You might be pushing a stroller, lugging a backpack, or clinging tightly to little hands as you trudge through the airport. Maybe it’s all three. You might be feeling more plain Jane than James Bond. Hustling to juggle bags and snacks, kids and complaints (all while trying to get to your flight on time to nab some of that carry-on bag space) can occupy most of your attention.
But forewarned is forearmed, they say, right? CSIS, Canada’s Spy Agency, has released a document titled Far From Home for those who travel and carry classified information. While you might be pretty sure no one is concerned about the classified information you carry (Mom, you can’t tell anybody!), we have 5 tips to help you travel like a spy: smart and savvy. It’s useful information for anyone who travels. Keep yourself, your family, and your data safe while you’re on the go. No cool tech or catchy theme songs here, but just the knowledge that you’re prepared and alert and can protect yourself. Besides who could suspect a frazzled parent doling out Goldfish crackers to wound-up kids?
Travel Like a Spy
1.) Remember that travellers don’t have the same rights as citizens at home
CSIS tells us that security is a state of mind and you are not safe simply because you are Canadian. It’s easy to adopt a sense of worldly confidence as we travel, falling back on the perceived Canadian good reputation and assuming we’re under the same laws we are at home. But it’s our responsibility to make ourselves aware of the laws and regulations of the country we are visiting, and act accordingly.
An example of this concerns privacy rights: border agents have the right to search your personal belongings without a warrant and they say that right applies to digital devices, too. Knowing what the laws are can help you be aware and feel like you have some mastery over the situation.
2.) Plan Ahead
Sure, plan the fun part of your vacation! But also make yourself aware of the political situation in the country and be prepared for the usual questions at customs: things like why are you visiting, where are you staying, and when are you leaving. Scan a copy of your passport and leave your itinerary and emergency contact information with someone at home.
3.) Be Aware
You don’t get to decide if you are worthy of being a target for someone else. Assume you could be. Keep a low profile in the area you’re visiting and try not to stand out. Dress in a commonplace fashion for your locale and don’t flash your cash, electronics, and jewellery around. Keep your head up as you navigate the streets and be aware of your surroundings. Just like at home, when you review emergency or in-case-of-a-fire procedures with your kids, make sure that you have an escape route planned from your hotel room, or wherever you’re staying.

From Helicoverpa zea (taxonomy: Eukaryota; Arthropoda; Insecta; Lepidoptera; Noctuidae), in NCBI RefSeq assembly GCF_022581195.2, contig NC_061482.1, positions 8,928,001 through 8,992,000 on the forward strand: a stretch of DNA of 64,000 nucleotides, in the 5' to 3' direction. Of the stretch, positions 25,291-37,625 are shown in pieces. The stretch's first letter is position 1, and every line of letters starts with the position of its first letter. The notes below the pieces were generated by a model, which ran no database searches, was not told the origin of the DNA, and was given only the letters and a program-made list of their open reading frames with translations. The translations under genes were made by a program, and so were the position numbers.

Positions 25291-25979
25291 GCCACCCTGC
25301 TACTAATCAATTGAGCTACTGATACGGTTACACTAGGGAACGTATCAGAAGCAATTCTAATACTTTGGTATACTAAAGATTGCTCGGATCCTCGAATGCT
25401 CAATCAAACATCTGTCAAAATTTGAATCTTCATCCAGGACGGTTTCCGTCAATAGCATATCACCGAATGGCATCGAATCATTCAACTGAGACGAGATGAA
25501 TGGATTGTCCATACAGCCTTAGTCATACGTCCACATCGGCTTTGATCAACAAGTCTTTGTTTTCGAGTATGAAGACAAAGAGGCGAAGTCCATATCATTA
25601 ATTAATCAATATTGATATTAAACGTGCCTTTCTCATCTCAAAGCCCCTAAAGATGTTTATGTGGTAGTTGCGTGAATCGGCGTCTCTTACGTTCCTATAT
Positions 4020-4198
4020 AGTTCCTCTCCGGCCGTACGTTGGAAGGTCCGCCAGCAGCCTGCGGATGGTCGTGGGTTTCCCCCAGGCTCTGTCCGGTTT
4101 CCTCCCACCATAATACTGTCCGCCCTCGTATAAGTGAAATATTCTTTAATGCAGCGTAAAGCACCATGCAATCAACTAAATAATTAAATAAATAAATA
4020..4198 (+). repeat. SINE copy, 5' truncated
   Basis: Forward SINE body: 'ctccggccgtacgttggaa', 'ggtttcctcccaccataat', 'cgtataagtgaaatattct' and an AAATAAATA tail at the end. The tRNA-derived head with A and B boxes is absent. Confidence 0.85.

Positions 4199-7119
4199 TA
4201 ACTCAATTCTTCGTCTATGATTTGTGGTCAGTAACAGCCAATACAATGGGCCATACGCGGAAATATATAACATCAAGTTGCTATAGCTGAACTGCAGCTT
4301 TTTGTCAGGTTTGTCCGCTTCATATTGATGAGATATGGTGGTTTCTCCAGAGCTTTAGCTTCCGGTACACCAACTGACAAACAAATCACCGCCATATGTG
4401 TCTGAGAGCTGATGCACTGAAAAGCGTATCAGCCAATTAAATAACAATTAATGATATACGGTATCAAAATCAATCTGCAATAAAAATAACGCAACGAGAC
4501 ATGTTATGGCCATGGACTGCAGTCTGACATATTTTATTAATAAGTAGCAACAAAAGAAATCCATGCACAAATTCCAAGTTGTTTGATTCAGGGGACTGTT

4.) Be Technology-Savvy
Remember to always password protect your mobile phone – you’d be surprised how many people don’t! Plus, keep in mind that any mobile phone can be tracked; CSIS also suggests that any device you carry have as little data as possible on it and is wiped clean and set up again when you return home. Never leave your device unattended, as compromise takes mere seconds. In other words, travel light and don’t take more than you need, including personal information. In the event of any gifts, be especially wary of those that plug into your computer.
As usual, be very careful on any public wi-fi, whether in your hotel or at an internet cafe, as those connections can be easily intercepted. (So no credit card online shopping!) It’s also not a bad idea to let your credit card company know where you’re going to be and to monitor transactions on your credit card to prevent fraud.
5.) Don’t be Too Trusting
Of course, if you never can trust anyone, the world is a cold and difficult place. But don’t be too trusting when you travel. You may have heard the stories of airline travellers who put their name and full address on their checked luggage and came home to a burglarized house. Don’t advertise your identity when you travel; keep that information, and your luggage, close. Plus, in this online world, considering waiting till you come home to post all the amazing photos and stories about your vacation on social media. Sure, you trust your friends, but it can be a small world, and you don’t necessarily want to tell everyone that your house is sitting dark and unattended while you’re thousands of kilometres away.
Don’t Forget to Enjoy Your Trip!
Maybe no one is trailing you, wiring your hotel room, or trying to seduce you into a compromising situation for the purpose of blackmail. (Hopefully. I imagine it’s more exciting in a book or movie than in real-life, anyway.) But you can still use foresight and discretion to be a shrewd and prudent traveller. And while you’re away, don’t let fear and the potential for disaster ruin your trip. Take the appropriate precautions and rest confidently in the knowledge that you are prepared for threats that may arise. Then you can relax, explore, and otherwise enjoy the great vacation you have planned!
And if anything too exciting happens to you, you might be relieved to go back to being a frazzled parent, just schlepping through the airport with your kids. Forget James Bond.